Delaware's Medical Examiner is out of a job after allegations of misconduct in the ME's office.
Dr. Richard Callery was removed from his position as Chief Medical Examiner on July 4. He was suspended from office in February after allegations of misconduct in the office were first reported. Callery was accused of taking paid side jobs while ignoring problems within the office.
“We had a medical examiner that simply wasn’t around,” said Lewis Schiliro, secretary of the Department of Safety and Homeland Security last month. “He was off conducting separate business while he was chief medical examiner and I think that created a huge management gap.”
The scandal has jeopardized hundreds of drug cases within the state. An audit discovered at least 51 pieces of potentially compromised evidence including marijuana, Oxycontin, heroin and cocaine.
'Inadequate supervision and management'
Callery's removal comes after the release of an independent report from a group of forensic science experts.
The report from Andrews International examined ways to reform the Office of the Chief Medical Examiner. Its findings include:
- A confusing chain of custody documentation which was performed differently in each unit
- Inadequate facility security and evidence transfer procedures which jeopardized the integrity of evidence
- The need for a more robust accreditation process
"The Andrews Report is a blueprint for what went wrong, and what needs to be done to restore confidence in the state's forensic science labs," said Rita Landgraf, secretary of the Delaware Department of Health and Social Services. "The OCME has talented and competent professionals, but the direct day-to-day management oversight and support of those professionals was unhealthy and promoted a culture of lax protocols and practices which contributed to the problems."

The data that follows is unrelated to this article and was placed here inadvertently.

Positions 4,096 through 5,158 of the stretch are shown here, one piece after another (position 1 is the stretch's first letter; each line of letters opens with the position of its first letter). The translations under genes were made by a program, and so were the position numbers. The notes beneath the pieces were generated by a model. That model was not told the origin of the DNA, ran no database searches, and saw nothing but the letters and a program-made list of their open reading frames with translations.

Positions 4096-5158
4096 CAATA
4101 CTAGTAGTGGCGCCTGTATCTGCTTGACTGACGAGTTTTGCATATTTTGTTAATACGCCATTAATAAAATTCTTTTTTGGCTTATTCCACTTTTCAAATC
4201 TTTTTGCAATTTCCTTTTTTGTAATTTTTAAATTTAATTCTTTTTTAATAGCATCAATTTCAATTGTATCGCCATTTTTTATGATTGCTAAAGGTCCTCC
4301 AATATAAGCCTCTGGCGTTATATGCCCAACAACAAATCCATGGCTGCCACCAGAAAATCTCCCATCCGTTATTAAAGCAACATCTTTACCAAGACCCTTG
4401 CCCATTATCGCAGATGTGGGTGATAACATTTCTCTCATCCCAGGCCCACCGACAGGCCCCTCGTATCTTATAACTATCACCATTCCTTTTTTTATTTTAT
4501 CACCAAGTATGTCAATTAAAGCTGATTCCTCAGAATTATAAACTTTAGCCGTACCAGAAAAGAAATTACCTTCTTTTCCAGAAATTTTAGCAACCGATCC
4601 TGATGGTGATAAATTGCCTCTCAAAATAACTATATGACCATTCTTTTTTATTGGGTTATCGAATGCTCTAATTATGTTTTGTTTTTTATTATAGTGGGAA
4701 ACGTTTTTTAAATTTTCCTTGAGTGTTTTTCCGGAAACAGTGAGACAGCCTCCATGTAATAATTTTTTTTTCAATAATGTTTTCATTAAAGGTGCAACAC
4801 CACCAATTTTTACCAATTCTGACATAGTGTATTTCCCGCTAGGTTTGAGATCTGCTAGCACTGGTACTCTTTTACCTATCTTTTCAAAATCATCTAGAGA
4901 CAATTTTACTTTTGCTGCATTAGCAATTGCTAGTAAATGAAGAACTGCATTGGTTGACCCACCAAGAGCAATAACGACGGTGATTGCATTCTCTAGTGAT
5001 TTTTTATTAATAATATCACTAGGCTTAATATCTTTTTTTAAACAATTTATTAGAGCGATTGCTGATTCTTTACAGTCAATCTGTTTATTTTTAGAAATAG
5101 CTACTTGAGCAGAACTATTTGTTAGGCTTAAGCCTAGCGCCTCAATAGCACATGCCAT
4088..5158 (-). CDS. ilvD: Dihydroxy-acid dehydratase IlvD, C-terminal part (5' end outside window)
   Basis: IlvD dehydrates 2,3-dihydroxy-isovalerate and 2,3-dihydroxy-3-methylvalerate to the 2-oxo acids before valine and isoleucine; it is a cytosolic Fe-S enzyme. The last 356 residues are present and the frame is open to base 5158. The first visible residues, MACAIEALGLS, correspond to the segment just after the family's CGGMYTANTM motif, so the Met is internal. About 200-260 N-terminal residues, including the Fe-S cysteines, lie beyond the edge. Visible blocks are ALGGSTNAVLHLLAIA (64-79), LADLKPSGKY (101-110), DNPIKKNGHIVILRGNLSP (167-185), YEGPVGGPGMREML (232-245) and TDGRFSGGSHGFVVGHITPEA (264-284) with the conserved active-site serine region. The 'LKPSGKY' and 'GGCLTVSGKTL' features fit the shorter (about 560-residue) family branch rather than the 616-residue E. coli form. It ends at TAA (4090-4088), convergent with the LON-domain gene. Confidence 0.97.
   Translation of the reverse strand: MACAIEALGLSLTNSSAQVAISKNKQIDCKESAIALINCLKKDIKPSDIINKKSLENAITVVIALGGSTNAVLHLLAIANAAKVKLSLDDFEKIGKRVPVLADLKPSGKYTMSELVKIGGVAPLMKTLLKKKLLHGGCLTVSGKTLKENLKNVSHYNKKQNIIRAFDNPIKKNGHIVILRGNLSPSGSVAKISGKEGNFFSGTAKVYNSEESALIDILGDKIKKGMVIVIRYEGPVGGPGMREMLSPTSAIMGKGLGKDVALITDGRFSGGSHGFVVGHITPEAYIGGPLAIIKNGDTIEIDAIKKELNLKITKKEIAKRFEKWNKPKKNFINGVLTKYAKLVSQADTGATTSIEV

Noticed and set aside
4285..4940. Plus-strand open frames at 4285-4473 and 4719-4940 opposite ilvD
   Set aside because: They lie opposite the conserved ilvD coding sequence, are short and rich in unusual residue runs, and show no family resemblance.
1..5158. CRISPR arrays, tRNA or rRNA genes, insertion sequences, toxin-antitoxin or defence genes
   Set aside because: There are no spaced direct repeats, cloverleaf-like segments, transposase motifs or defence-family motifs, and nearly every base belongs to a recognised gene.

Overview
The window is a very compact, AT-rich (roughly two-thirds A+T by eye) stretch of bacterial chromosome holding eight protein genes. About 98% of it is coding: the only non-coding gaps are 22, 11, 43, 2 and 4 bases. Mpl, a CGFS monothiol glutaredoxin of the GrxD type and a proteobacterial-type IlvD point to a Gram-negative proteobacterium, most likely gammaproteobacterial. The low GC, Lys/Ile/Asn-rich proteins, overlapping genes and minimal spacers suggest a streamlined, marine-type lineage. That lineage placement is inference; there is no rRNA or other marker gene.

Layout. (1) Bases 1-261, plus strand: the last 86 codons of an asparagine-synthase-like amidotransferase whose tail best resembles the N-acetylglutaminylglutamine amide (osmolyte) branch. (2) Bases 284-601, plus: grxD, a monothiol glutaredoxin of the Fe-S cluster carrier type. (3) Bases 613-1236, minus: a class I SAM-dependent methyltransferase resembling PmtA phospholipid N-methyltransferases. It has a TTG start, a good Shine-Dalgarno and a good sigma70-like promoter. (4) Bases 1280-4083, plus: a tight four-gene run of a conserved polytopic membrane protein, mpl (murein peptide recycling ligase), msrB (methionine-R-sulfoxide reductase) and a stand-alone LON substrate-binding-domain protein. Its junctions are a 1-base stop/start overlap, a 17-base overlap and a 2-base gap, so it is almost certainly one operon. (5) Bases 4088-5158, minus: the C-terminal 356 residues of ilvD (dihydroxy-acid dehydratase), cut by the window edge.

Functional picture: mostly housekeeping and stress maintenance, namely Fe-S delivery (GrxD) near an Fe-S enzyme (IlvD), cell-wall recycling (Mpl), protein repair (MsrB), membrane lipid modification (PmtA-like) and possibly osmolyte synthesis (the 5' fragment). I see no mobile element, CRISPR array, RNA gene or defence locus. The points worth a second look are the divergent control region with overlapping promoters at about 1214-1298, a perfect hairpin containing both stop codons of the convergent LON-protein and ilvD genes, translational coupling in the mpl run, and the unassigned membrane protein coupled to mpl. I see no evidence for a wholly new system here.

A criminal investigation into Callery's conduct is underway while the state searches for his replacement.
In May, two employees in the medical examiner's office were arrested for misconduct.
38-year-old James Woodson was indicted on one count each of trafficking cocaine, theft of a controlled substance, official misconduct and tampering with evidence.
The second employee, 54-year-old Farnam Daneshgar, a chemist at the lab, was indicted on two counts of falsifying business records.
According to the Attorney General’s office, Daneshgar failed to produce reports that documented discrepancies with drug evidence he reviewed in two specific cases. He was also charged with possession of marijuana and possession of drug paraphernalia after police issued a search warrant of his home.
Earlier this year, state lawmakers gave quick approval to a measure (SB 241) overhauling the medical examiner's office. The duties of the office have been rolled into a new state Division of Forensic Science. While the ME's office had been under the auspices of Department of Health and Social Services, the new division has been created within the Department of Safety and Homeland Security.
"SB 241 is the first step towards fixing what was broken and reestablishing public trust in controlled substance testing," said Schiliro.
The decision to move the forensic work from the health department to public safety was opposed by national medical examiners groups.